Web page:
When I’m preparing a show, I impose myself a serious discipline of work where each painting has an allocated time. I have to tell myself to stop working on some paintings but, as this is not a “regular job”, I end up working eternally over time in order to leave them as I want them to be. I work at my home-studio that I share with my boyfriend. He also works on creative projects, so we can share our view on each other’s projects and discuss (a lot) the best way to accomplish things.

So, what do you do when you’re not creating? Is there an alter ego that works as a daytime professional then dons her artist persona and gets into the studio?

When I’m not working I really enjoy spending time with my friends and family! That’s something easy to do in a small town like Cardedeu, where everybody is physically near you. However, there is the “working phase” where there’s a clear deadline and project (i.e. this last show). It takes a bit for me to put the machinery to work, but once I get into the routine, I get obsessed and spend the whole day on the project. Those types of projects usually take something like two months. Afterwards, I’ll need to spend some free time to recharge batteries back with family and friends.

You’d mentioned earlier that one of your main pursuits is scenography – the large-scale paintings used for major productions and stage shows. What sort of perspective is needed to produce something on that scale?

I started working on scenography by chance (as one of the most important scenography ateliers in Europe is near my hometown). I started there as an apprentice at 16 and I have been working in sporadic projects since then. There I learnt to be rigorous with my job and to love this work. At the atelier there’s a high variety of projects and styles, you have to understand what the scenographer is trying to get and you have to learn to leave aside your personal tastes.

Backdrop painting is my speciality. There are sculptors, carpenters, etc. in any opera. Teamwork here is really important (bear in mind that any project for an opera can consist in something like 5 backdrops, 10×18 meters each one / 30 x 54 feet). It’s a pity that each time there are less and less projects of this kind: nowadays you can print any of these backdrops in huge plotters. The process is conceptually simple: first, either the scenographer or you paint the final backdrop to a smaller scale (which is a work of art by itself), then you pin the fabric to the wooden floor, draw guides both in the fabric and a copy of the original painting and then you start walking over it, painting it with very-long-brushes. You have to learn to understand the painting by seeing it in this strange perspective (standing on it) to be able to work, but we have ladders and balconies to climb to see how it looks before sending it to install.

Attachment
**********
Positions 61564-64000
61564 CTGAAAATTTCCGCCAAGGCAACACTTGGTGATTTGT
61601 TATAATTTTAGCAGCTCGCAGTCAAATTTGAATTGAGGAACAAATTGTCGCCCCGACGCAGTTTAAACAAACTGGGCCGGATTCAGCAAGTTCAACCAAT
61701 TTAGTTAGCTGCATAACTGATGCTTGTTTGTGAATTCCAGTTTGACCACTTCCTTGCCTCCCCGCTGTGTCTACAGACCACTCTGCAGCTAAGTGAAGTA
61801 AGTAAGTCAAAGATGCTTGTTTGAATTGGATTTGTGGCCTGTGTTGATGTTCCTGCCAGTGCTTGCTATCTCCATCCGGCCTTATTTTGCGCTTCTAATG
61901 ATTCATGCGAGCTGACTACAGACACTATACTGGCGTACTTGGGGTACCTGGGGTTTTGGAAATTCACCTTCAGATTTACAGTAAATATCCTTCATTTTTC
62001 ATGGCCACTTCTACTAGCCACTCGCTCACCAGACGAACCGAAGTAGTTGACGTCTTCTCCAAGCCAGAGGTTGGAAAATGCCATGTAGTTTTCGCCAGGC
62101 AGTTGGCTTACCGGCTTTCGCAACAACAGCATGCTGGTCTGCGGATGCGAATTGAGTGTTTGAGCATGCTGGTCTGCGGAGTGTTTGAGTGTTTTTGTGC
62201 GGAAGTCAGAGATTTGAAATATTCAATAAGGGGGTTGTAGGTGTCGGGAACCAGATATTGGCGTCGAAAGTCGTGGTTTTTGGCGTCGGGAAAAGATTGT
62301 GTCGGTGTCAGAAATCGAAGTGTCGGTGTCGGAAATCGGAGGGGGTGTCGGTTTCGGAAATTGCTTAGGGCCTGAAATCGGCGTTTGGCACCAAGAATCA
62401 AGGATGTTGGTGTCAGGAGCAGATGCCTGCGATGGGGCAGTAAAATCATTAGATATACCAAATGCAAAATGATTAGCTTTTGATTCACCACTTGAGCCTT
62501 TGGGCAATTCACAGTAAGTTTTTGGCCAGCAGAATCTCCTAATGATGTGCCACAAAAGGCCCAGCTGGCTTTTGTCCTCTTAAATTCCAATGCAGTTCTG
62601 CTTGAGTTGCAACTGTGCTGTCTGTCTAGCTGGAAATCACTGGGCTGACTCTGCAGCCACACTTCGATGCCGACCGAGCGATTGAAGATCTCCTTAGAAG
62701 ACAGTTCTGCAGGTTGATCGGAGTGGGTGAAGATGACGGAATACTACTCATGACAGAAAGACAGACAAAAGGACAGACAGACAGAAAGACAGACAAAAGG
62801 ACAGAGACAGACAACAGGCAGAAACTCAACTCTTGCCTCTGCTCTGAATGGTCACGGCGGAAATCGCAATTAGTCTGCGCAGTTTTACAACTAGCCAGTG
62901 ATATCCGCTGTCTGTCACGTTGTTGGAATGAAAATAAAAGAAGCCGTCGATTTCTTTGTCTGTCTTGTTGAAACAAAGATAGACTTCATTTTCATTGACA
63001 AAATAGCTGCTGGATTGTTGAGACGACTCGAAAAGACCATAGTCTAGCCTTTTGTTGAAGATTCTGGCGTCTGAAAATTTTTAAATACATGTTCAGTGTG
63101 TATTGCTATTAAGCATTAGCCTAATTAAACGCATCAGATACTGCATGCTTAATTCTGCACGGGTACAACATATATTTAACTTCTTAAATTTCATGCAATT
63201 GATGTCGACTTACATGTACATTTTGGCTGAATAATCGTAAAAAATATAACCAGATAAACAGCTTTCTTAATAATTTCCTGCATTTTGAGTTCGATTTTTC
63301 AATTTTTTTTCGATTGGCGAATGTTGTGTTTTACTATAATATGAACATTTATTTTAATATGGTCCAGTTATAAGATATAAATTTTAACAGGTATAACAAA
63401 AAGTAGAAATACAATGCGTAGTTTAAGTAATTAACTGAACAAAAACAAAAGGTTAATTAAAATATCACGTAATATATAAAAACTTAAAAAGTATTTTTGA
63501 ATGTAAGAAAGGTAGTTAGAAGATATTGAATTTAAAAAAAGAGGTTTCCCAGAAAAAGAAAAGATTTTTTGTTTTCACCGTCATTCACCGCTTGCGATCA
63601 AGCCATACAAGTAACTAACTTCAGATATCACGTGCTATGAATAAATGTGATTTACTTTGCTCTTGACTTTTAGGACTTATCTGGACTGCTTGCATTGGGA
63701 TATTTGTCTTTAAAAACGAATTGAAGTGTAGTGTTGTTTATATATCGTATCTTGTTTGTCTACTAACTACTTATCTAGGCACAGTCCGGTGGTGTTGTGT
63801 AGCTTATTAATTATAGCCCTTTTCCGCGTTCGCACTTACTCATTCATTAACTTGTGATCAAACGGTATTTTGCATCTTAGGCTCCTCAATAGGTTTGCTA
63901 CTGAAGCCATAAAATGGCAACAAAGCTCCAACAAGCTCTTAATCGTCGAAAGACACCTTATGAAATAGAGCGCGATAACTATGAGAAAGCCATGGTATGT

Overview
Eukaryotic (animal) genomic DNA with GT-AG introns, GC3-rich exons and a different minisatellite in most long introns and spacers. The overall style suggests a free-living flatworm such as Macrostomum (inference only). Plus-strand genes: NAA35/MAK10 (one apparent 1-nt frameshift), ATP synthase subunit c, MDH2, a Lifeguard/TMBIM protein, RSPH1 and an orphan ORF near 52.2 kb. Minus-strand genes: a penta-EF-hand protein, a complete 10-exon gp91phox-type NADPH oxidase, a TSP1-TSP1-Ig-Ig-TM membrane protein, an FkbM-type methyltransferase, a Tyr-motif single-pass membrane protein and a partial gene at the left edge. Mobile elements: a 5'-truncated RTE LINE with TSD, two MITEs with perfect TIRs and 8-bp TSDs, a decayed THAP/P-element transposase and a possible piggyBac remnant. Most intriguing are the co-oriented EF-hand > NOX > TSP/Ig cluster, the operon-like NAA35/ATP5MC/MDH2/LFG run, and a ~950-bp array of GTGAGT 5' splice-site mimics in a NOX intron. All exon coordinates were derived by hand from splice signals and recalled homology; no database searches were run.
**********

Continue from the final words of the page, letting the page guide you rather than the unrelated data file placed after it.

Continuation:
Since you create paintings on very different scales – backdrops for big opera productions as well as your paintings that show in galleries. Do you think in terms of scale, the size of the work, when you start a new painting for a show? How do you feel that the dimensions of a finished work affect the idea itself?

I have so much fun by changing the scale in each project! It’s interesting to feel the difference between painting in a small format, where each stroke is made with a tiny movement of your fingers, and painting backdrops, where each stroke is made with a very large movement of your whole arm. I have a tendency to paint in a small and tiny format, with a tiny level of detail, but painting with brushes as big as brooms makes you to paint with your whole body, and that is a powerful experience. You can also feel that when seeing these huge projects: they are much more impacting, not only for their size, but you can feel the presence, power, of whole bodies walking and painting over the fabric. That’s something that a plotted picture cannot transmit.

You have a show up currently in Barcelona, is that correct? Tell us a little about that and what you have coming up. Where can people see your work?

I took the chance between commissions to continue with this project that I started some time ago. I have been working on these concepts of unstructured spaces for years, but I wanted them to evolve and I needed them to take a step forward. I went from a very naive style to a much more realistic way of painting. This change has proven very successful, as the reception of this work has been overwhelming. Miscelanea BCN is my first serious show and I’m very happy of how it’s going. All kinds of people (those coming to the show, press, social networks and all kinds of institutions) are having not only nice words, but they are taking my work home.

Seeing this happen in Miscelanea BCN, one of the points of reference of the art and illustration world in Barcelona, makes me really happy. Not only my work is being known through them, but also I’ve had the chance to know very interesting people with whom I want to make new things in the near future. You can see the show until April 26th at Carrer Guardia, 10, Barcelona. You can also buy prints in there and on their website.

During the next two months I’ll be working on twelve backdrops in the scenography atelier, two of them for the National Theatre in Barcelona and the other ten for a ballet somewhere in Asia (more news to come soon)!